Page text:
California Eviction Notices | 3, 30, 60, and 90 Day Notices to Quit

The California eviction notices inform a tenant that they have violated their lease or the landlord’s intention that they no longer want the tenant on the property. For late rent or non-compliance issues, the tenant will have three (3) days to remedy the issue or vacate the premises. If the tenant decides to do neither the landlord will be able to have them removed by filing an unlawful detainer lawsuit with their county court.

Non-Payment – 3 days CC § 1161(2)

Non-Compliance – 3 days CC § 1161(3)

Lease Termination (Month-to-Month Tenancy) – 30 days for tenancy under 1 year, 60 days if tenancy is over 1 year, and 90 days if it is Section 8 housing CC § 1946.1

Notice Types


California Ninety (90) Day Notice to Quit | Section 8 (Subsidized Housing)

The California 90 day notice to quit form is used when the tenant is receiving “Section 8” housing assistance in a month to month lease, and the landlord decides to terminate the housing assistance program (HAP) contract. Once served with the notice, the tenant has ninety (90) days to vacate the rental property. If the tenant does not vacate the property within that time frame, the landlord has the legal authority to begin the eviction process in a California superior/trial court. Laws – CC § 1946.1 How to Write Step 1 – Download the form in Adobe PDF. Step 2 – Print the form

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California Sixty (60) Day Notice to Quit | Month to Month Tenancy

The California Sixty (60) Day Notice to Quit form is used by landlords to notify tenants on a month-to-month rental agreement* of the termination of their tenancy. *The sixty (60) day notice to quit/vacate form is only applicable to tenants who have rented the property for over one year, and are currently on a month-to-month agreement. Landlords do not need to provide a specific reason for the termination of a month-to-month rental agreement, however tenants are protected under California law from “retaliatory/discriminatory” evictions.  Laws – CC § 1946.1 How to Write Step 1 – Download in Adobe PDF. Step 2 – In the first

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California Thirty (30) Day Notice to Quit | Month to Month Tenancy

In accordance with §1161, the California thirty (30) day notice to quit form is used for standard month-to-month rental agreements in which the tenant has been renting the property for less than one full year. Although landlords do not need to specify any reason to terminate a month-to-month tenancy, they cannot terminate one based on discriminatory/retaliatory grounds. Laws – CC § 1946.1 How to Write Step 1 – Download the thirty (30) day notice to vacate/terminate tenancy in Adobe PDF. A screenshot of the form can be seen below. Step 2 – In the “DATE” section, enter the current date (day/month/year), as well as the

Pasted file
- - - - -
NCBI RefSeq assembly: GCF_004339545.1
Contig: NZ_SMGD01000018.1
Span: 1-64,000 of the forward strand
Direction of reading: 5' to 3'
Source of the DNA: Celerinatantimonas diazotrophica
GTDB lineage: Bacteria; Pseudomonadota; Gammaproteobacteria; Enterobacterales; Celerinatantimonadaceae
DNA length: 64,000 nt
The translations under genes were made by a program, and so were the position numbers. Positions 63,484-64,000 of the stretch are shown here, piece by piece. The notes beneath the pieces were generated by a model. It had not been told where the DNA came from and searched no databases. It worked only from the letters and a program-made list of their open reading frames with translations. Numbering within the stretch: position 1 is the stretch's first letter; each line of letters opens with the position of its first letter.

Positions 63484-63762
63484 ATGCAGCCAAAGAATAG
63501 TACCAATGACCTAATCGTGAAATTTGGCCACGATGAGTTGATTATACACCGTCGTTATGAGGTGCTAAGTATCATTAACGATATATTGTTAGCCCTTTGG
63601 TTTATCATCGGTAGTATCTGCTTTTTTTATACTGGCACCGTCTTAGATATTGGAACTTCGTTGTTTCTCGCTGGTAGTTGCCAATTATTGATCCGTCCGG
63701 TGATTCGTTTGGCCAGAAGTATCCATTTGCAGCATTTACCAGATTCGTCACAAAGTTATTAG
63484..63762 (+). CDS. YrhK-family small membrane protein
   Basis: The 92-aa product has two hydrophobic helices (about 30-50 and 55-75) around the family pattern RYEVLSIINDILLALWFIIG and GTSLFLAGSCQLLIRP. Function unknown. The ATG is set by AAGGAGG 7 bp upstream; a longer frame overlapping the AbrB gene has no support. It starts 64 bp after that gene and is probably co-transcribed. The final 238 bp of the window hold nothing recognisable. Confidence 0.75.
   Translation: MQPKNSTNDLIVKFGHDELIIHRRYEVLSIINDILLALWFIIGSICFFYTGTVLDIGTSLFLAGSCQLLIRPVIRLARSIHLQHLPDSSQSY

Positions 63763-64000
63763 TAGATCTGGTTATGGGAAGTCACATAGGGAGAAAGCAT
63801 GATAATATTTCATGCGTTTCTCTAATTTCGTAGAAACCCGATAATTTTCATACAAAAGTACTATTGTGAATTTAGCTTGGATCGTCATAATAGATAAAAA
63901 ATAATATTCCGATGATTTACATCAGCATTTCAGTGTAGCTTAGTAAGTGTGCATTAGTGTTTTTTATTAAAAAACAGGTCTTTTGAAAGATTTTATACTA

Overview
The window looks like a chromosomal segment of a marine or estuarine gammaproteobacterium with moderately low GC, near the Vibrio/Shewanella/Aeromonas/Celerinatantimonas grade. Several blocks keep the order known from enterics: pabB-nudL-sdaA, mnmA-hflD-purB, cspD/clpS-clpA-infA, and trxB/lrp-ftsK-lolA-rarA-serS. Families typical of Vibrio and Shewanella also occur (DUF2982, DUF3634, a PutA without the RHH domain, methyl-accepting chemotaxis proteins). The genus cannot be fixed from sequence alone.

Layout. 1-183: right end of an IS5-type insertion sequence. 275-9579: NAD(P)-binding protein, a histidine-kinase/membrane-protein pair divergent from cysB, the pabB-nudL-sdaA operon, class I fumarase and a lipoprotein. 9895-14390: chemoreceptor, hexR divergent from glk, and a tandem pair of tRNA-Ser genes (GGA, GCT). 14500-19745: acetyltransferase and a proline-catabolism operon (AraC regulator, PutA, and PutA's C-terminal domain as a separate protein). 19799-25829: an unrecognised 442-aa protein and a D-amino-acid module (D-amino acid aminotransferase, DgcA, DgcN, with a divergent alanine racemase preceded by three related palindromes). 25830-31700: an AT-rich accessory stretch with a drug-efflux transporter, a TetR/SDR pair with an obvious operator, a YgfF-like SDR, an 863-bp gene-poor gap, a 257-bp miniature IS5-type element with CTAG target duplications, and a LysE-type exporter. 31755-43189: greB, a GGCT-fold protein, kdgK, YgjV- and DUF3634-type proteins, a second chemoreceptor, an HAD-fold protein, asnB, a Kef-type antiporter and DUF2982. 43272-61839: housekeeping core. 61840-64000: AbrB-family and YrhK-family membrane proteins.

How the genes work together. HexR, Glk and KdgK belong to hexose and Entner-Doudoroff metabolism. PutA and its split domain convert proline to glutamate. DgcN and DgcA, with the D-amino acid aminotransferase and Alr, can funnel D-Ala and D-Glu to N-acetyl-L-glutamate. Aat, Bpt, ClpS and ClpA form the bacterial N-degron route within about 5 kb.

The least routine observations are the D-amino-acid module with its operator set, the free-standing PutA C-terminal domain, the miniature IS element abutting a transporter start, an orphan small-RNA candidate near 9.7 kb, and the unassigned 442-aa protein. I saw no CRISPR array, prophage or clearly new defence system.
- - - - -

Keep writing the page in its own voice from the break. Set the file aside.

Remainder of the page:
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California Three (3) Day Notice to Quit | Incurable Non-Compliance

The California three (3) day notice to quit or vacate is used by landlords when a tenant has violated the lease agreement in a way that is not rectifiable. Upon receipt of this notice, the tenant has three days to vacate the rental property. If the tenant does not vacate the premises, the landlord can begin the lawsuit eviction (aka unlawful detainer) process at the local superior/trial court. Laws – CIV § 1161(4) How to Write Step 1 – Download in Adobe PDF. Step 2 – At the top of the form enter the date (day, month, year) and location of the rental property

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California Three (3) Day Notice to Quit | Curable Non-Compliance

The California three (3) day notice to comply or quit is used by the landlord when a tenant has broken a written part of the lease agreement, and when the violation is correctable. The notice states that the tenant must either correct their violation or move out of the property within the three-day period. Failure to correct the violation or move out provides legal grounds for the landlord to begin the eviction lawsuit process at a superior/trial court. Laws – CIV § 1161(3) How to Write Step 1 – Download in Adobe PDF.   Step 2 – At the top of the form

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California Three (3) Day Notice to Quit | Non-Payment of Rent

The California three (3) notice to pay or quit, in accordance with Statute 1161, is served by a landlord to a tenant that has not paid his or her rent in a timely manner. The tenant has the option to either pay the past-due rent, or “quit” (vacate the rental property). After the three-day period has lapsed and the tenant has failed to move out or pay the rent, the landlord has the legal right to begin an unlawful detainer (aka eviction lawsuit). How to Write Step 1 – Download in Adobe PDF. Step 2 – At the top of the form,

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How to Evict a Tenant (Process)